With girls high school wrestling debuting this academic school year in Oklahoma, the sport needs an elite student-athlete to help publicize and legitimize its debut.
It has it in Broken Arrow junior Olivia Brown.
Brown has won four national tournaments the past two years and is currently the top-ranked girls heavyweight in the country.
“I don’t think I’ve ever really seen a high school heavyweight move the way she moves,” said Broken Arrow girls wrestling coach Cassidy Jasperson. “I don’t think many high school lightweights can move the way she moves. It’s pretty incredible to watch.”
Much of Brown’s agility comes from martial arts. She started jiu jitsu at age five and has earned her black belt. Good bloodlines don’t hurt either. Her dad was an accomplished wrestler and competed in college at Cornell.
“It wasn’t really the physical aspect that I needed to adjust to,” said Brown. “It was the mental aspect and being able to push myself and not give up and to keep going.”
“She puts pressure on her opponents,” added Jasperson. “She moves them around. She’s one of those heavyweights that’s constantly taking shots. She’s going to keep the pressure on until the girls literally just give up.”
In order to improve, Brown regularly practices against girls that are lighter than her, forcing her to compete against quicker opponents.
“Wrestling some of the smaller girls that are faster keeps me on my toes more and pushes me,” admitted Brown.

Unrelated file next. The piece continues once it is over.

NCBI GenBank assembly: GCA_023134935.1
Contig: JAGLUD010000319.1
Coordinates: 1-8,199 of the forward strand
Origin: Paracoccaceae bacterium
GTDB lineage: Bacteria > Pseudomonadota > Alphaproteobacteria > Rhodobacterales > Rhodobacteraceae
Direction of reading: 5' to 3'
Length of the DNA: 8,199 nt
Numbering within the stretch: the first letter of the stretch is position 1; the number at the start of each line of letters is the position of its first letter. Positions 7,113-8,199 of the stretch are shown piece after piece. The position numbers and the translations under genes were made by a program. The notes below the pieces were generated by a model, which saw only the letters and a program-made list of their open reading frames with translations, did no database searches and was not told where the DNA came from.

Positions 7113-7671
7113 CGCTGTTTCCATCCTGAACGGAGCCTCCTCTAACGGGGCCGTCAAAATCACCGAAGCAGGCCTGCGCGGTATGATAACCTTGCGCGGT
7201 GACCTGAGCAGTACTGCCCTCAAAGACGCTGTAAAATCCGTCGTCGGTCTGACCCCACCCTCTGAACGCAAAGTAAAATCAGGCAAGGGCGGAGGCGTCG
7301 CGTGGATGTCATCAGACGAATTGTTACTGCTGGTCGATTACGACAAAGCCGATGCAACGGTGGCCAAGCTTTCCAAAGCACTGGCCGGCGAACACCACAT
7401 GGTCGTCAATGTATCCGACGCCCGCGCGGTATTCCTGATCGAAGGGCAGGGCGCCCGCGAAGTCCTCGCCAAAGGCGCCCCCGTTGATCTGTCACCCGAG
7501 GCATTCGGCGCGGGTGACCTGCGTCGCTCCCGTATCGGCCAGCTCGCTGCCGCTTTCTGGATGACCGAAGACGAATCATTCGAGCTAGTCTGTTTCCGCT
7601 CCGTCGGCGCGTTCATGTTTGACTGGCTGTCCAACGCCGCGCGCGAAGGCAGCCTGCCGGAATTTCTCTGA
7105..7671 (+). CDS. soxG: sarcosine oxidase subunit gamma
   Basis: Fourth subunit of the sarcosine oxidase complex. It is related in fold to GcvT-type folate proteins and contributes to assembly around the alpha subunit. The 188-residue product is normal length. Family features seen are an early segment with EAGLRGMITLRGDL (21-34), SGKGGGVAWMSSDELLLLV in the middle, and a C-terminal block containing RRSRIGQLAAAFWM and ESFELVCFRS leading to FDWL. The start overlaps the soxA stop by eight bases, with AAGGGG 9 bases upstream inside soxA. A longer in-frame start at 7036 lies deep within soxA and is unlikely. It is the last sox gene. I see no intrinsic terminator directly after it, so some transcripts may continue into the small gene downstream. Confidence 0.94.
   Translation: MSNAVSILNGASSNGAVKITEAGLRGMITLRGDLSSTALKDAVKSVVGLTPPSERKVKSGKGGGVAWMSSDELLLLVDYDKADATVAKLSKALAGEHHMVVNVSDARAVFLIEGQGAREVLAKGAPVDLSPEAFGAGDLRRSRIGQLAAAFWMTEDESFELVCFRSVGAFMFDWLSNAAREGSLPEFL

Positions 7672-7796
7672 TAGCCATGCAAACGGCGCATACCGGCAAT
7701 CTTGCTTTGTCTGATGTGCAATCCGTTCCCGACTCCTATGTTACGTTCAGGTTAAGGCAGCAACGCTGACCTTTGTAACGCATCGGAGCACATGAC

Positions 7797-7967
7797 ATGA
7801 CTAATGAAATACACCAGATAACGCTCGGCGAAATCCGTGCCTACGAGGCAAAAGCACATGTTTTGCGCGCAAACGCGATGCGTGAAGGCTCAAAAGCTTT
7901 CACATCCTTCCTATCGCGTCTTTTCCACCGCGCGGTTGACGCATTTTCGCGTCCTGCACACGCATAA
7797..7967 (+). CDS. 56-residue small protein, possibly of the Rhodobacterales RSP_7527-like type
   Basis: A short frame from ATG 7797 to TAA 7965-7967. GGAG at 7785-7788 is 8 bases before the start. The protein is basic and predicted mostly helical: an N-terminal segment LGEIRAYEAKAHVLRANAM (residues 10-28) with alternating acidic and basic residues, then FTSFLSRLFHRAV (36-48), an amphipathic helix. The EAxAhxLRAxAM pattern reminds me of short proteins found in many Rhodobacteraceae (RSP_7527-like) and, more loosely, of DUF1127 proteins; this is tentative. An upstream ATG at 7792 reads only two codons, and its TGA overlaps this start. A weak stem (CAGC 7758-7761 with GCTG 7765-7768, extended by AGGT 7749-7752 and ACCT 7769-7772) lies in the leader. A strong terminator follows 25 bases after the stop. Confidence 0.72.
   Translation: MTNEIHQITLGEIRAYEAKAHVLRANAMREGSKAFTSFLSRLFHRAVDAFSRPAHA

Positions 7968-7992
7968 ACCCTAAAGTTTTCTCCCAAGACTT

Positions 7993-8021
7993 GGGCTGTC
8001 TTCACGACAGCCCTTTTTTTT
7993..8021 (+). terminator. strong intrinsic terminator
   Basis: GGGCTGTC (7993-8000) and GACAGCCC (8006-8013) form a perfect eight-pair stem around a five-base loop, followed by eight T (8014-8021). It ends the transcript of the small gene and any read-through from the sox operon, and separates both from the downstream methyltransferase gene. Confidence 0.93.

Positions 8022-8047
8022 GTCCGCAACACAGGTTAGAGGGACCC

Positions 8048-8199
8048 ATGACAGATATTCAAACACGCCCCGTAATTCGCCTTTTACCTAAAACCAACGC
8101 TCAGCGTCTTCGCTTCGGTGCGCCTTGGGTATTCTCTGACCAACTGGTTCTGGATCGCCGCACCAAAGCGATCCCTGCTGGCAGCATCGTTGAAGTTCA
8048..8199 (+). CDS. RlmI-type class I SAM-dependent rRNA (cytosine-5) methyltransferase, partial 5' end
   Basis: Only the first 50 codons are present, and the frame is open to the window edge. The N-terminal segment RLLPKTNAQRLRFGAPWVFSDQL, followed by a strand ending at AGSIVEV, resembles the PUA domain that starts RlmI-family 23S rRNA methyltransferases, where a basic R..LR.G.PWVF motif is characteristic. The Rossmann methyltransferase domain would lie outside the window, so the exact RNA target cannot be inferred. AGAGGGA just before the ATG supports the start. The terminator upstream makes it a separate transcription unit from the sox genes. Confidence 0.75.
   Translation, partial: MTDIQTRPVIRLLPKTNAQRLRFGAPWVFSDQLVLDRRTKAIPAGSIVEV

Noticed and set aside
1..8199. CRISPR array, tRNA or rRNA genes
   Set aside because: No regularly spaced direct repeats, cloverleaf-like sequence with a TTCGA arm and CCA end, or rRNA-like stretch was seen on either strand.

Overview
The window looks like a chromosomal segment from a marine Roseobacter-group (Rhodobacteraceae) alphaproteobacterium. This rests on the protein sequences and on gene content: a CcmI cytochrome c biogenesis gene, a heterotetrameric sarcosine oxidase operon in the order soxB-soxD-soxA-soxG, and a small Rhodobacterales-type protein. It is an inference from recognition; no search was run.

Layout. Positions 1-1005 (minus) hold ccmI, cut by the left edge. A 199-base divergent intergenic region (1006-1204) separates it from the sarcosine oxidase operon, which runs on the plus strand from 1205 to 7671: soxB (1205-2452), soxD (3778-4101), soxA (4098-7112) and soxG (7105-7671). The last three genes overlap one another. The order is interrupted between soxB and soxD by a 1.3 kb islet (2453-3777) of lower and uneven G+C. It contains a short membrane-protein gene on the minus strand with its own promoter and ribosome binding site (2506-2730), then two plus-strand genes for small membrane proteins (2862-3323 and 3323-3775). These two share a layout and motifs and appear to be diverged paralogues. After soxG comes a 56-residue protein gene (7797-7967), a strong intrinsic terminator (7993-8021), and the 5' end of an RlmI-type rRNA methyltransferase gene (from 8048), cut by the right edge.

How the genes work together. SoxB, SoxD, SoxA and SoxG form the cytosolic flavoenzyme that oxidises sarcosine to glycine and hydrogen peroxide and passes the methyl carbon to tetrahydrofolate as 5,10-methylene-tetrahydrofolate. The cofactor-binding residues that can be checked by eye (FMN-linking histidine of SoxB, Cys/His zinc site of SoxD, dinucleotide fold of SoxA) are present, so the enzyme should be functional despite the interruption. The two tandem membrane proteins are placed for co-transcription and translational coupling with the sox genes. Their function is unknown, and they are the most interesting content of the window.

“She’s getting great workouts with the girls,” said Jasperson. “She’s extremely coachable, which I love. It would be easy to come in content because you’re much better than them, but she’s very coachable and an all around great girl.”
With the sport being so new in Oklahoma, sometimes its hard for Brown to find quality competition. There are only a handful of schools with full rosters. The Tigers are travelling as far as Dallas this season to compete.
“I really like being one of the pioneers for women’s wrestling,” claimed Brown. “We’re showing that we can wrestle and we can win state championships just like the boys. We have such a legacy at Broken Arrow for being one of the best wrestling schools in the state. We’re going to be the best as well.”
Brown has no plans on hanging up her wrestling shoes when she graduates next year. She wants to wrestle in college and hopes to one day compete on an international level as well.
“I definitely hope so,” beamed Brown.